For the 2017 edition, another young Sikh – Alisha Gill – also contributed to the volume co-edited by Malminderjit to share her thoughts on how each of us can do more to suspend judgement and remind ourselves to be deliberate on knowing our own faults before finding the same in others.

Of course, the arts were not left unrepresented in such compilations. In 2016, Rishi Budrani wrote about how he viewed Singapore’s current stage of growth similar to that of a teenager trying to develop a sense of individuality and that where the arts were concerned, it was important for the state to place more trust in society to make the right decisions. An altogether serious suggestion by one of SIngapore’s favourite comedians! Singaporean poet, Joshua Ip – the recipient of the 2017 Young Artist Award, the founder of Singapore Poetry Writing Month and the driving force behind Sing Lit Station – was another arts personality who contributed to The Birthday Book in 2016.

The 2017 edition had an entire section of essays that indulged in topics on our heritage and history, and how we can draw lessons from our culture for the future. Among them, eminent literary personality Alvin Pang wrote about how we can do more to appreciate and harness the rich cultural history on Singapore’s past with an abundance of writers and artists while another poet, Theophilus Kwek, wrote about the importance of Singapore making brave and bold decisions.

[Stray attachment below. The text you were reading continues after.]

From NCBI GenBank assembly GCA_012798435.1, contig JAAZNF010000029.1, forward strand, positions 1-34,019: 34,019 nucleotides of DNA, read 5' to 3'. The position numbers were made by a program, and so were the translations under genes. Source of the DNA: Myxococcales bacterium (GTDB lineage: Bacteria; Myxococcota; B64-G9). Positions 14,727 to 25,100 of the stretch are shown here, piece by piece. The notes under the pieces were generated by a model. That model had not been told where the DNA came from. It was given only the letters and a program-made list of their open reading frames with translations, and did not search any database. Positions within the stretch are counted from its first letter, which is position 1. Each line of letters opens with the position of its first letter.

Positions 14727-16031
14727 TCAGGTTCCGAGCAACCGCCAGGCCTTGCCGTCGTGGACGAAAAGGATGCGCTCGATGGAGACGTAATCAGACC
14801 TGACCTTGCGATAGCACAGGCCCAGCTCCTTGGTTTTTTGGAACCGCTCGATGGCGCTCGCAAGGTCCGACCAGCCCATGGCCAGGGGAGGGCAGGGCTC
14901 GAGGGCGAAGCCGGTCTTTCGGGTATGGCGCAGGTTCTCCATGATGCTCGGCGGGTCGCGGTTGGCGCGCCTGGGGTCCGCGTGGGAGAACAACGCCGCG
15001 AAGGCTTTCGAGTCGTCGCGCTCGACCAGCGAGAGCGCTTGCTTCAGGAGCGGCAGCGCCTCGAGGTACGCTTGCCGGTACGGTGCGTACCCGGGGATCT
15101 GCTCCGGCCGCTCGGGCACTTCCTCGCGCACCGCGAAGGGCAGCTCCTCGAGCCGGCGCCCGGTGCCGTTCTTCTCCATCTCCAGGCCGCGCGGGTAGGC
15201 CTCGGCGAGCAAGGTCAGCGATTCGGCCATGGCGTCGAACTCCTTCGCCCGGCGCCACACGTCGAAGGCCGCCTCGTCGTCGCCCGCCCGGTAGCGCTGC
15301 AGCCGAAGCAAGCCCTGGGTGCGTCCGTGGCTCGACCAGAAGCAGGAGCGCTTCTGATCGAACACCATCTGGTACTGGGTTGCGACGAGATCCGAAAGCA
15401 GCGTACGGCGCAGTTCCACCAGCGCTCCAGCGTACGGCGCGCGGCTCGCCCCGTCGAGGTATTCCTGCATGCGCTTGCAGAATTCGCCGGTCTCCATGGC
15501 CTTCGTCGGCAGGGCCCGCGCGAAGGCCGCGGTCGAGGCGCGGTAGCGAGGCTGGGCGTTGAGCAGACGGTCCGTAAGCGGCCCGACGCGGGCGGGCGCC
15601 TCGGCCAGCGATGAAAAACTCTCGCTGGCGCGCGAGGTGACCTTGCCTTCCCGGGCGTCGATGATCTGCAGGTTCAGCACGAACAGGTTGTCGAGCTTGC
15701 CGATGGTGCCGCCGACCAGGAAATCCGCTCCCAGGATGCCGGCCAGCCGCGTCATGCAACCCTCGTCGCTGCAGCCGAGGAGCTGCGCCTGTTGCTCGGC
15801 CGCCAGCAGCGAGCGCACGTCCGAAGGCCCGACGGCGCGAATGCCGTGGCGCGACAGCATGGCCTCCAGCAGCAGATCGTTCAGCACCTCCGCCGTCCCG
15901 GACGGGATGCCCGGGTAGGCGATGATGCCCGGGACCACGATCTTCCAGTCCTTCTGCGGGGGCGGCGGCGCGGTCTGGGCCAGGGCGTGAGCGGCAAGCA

The books have not gone unnoticed in Singapore. Besides selling thousands of copies each at major bookstores, both editions had extensive media coverage with several newspaper articles covering the variety of essays and ideas in the book. In less than 2 months of its launch on August 27, 2016, the book had sold 80% of its printed stock and already had its second print run underway. The book had also triggered writers to meet in smaller groups to discuss collaborations and how to take their ideas further! The 2017 edition had several essays published in mainstream newspapers including the Straits Times and Today, while several national level organizations presented them as Singapore-specific gifts to regional and global platforms. Even Prime Minister Lee Hsien Loong posted about the commendable ground-up effort of the team to engage young voices here to participate in Singapore’s future.

Photo taken from Malminderjit’s Facebook page